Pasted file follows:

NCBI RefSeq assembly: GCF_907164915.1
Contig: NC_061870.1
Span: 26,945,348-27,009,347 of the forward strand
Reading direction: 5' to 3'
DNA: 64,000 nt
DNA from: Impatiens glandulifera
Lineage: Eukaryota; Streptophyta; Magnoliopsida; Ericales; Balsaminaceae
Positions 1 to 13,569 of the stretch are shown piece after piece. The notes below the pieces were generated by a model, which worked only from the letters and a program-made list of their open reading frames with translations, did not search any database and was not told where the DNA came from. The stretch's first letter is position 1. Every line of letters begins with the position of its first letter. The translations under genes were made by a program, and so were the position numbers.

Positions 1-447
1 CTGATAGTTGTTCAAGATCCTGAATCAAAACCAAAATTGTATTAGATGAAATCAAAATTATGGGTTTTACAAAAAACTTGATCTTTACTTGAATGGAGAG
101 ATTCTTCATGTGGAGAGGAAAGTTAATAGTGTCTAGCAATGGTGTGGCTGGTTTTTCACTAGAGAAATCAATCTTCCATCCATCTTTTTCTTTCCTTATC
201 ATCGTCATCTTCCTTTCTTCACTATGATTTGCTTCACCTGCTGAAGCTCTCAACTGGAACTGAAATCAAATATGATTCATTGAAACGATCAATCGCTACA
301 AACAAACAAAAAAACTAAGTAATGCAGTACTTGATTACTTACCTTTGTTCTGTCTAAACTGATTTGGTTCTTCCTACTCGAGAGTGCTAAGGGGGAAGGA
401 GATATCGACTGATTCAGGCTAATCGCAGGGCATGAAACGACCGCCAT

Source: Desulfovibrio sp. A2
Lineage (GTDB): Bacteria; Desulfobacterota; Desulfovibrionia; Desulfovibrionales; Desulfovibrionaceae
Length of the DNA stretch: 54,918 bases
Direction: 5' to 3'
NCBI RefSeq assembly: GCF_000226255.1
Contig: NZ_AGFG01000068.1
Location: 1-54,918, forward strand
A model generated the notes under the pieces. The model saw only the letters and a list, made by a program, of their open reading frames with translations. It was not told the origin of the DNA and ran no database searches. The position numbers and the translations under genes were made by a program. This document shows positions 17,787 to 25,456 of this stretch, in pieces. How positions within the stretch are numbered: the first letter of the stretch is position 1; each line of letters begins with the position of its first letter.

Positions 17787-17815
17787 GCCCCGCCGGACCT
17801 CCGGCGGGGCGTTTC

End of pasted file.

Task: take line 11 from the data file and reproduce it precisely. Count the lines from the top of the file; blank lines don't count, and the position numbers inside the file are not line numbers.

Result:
101 ATTCTTCATGTGGAGAGGAAAGTTAATAGTGTCTAGCAATGGTGTGGCTGGTTTTTCACTAGAGAAATCAATCTTCCATCCATCTTTTTCTTTCCTTATC